New York police on Monday arrested dozens of Occupy Wall Street activists who gathered in the city’s financial district, where they sought to disrupt traffic and surround the New York Stock Exchange as part of a day of protests to mark the movement’s first anniversary.
The protests attracted about a thousand activists, far fewer than last fall’s numbers, highlighting the challenge the movement has faced in trying to sustain momentum after sparking a national conversation about economic inequality last fall.
Occupy Wall Street filed a federal lawsuit Thursday against New York City, claiming authorities destroyed $47,000 worth of books, computers and other equipment confiscated from the protesters’ encampment in lower Manhattan last fall.
Police conducted a surprise overnight raid at Zuccotti Park in November, clearing scores of protesters who had set up tents at the plaza near Wall Street and dealing a significant blow to the movement’s potency.
As part of the sweep, Occupy claims, police officers seized more than 3,000 books from the “People’s Library.” While some of the books were eventually returned, many were in unusable condition, while the rest were apparently destroyed, according to Occupy’s lawyer, Norman Siegel.
The lawsuit also questions whether the raid itself was constitutional, Siegel said.
The Occupy movement gets sophisticated
In an answer to critics who say the Occupy movement is unorganized and directionless, Occupy the SEC has formed.
In a 325 page letter it outlines changes needed to the Volcker Rule. But, as Felix Salmon points out, even if those demands are met, they mean nothing if regulators fail to enforce changes.
If you were to stop independent journalist Tim Pool on the street, you may think he’s just a bike messenger, with his skull cap, hoodie and shoulder strap bag.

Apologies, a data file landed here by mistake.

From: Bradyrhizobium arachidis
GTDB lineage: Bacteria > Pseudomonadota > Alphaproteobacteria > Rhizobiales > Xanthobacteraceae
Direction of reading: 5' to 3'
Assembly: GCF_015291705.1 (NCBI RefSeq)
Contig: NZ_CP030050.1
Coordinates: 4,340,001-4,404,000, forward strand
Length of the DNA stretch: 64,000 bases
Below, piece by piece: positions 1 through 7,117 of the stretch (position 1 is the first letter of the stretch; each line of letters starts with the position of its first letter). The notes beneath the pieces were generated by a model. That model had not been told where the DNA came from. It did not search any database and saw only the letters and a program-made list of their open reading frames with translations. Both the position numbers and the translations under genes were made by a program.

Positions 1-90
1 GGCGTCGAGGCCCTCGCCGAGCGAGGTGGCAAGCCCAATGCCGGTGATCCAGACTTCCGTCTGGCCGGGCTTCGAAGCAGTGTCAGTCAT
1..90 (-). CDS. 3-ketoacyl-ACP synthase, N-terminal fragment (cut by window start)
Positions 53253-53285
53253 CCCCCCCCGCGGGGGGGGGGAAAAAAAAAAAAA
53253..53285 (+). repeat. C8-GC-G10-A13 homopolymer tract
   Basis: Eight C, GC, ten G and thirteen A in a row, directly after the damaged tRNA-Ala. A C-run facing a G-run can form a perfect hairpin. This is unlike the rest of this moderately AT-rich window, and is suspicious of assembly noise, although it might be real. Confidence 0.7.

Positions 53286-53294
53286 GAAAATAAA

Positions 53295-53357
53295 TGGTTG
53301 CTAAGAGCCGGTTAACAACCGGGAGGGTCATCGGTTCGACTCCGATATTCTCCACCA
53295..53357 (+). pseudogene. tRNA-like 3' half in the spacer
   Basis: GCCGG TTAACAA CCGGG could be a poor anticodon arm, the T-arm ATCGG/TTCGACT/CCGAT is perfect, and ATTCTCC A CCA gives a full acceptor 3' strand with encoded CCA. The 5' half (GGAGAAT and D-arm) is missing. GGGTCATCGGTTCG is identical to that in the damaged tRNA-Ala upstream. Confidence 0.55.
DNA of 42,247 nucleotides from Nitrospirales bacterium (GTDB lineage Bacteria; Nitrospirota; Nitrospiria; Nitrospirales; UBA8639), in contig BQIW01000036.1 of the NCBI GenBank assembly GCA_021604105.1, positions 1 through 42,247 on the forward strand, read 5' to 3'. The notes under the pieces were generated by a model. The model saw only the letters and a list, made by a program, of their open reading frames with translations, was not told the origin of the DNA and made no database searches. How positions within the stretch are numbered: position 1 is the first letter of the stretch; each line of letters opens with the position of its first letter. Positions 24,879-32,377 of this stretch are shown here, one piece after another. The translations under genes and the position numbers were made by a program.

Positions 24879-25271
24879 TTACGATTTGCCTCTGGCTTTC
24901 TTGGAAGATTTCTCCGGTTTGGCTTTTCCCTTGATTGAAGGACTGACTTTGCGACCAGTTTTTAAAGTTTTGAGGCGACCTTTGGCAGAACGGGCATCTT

What you may miss is that Pool has transformed himself into a mobile journalist. He broadcast live videos in the midst of the Occupy movement using just an iPhone, a solar powered backpack and even a drone to an audience of thousands. [Report: Anthony De Rosa]
The statue of Civil War Major General James McPherson, adorned with a Guy Fawkes mask, is seen in McPherson Square in Washington January 31, 2012. [REUTERS/Gary Cameron]
An Occupy Washington protester flies a U.S. flag upside down, usually flown as a sign of distress, at Freedom Plaza in Washington January 30, 2012. [REUTERS/Jason Reed]
More than 400 anti-Wall Street protesters were arrested in Oakland during a night of skirmishes in which police fired tear gas and bean bag projectiles, the city said on Sunday, marking one of the biggest mass arrests since nationwide economic protests began last year.
Violence erupted again in Oakland on Saturday when protesters attempted to take over the apparently empty downtown convention center to establish a new headquarters and draw attention to the problem of homelessness. [REUTERS/Photo: Stephen Lam/Article: Emmett Berg]
A group of police officers from various law enforcement agencies arrest an Occupy Oakland demonstrator near Frank H. Ogawa Plaza during a day-long protest in Oakland, California January 28, 2012.
Riot police fought running skirmishes with anti-Wall street protesters in Oakland on Saturday, firing tear gas and bean bag projectiles and arresting more than 200 people in clashes that injured three officers and at least one demonstrator. [REUTERS/Stephen Lam]
Members of the Oakland Police Department arrest an Occupy Oakland demonstrator during a confrontation in Downtown Oakland, California January 28, 2012. [REUTERS/Stephen Lam]
Demonstrators stage a protest near the U.S. Supreme Court building, on the anniversary of the Citizens United decision, in Washington, January 20, 2012. Under the banner ‘Occupy the Courts,’ organizers expect thousands of people to rally on Friday at 150 courthouses to mark the second anniversary of the Supreme Court ruling that protesters say allows unlimited corporate campaign donations. [REUTERS/Jonathan Ernst]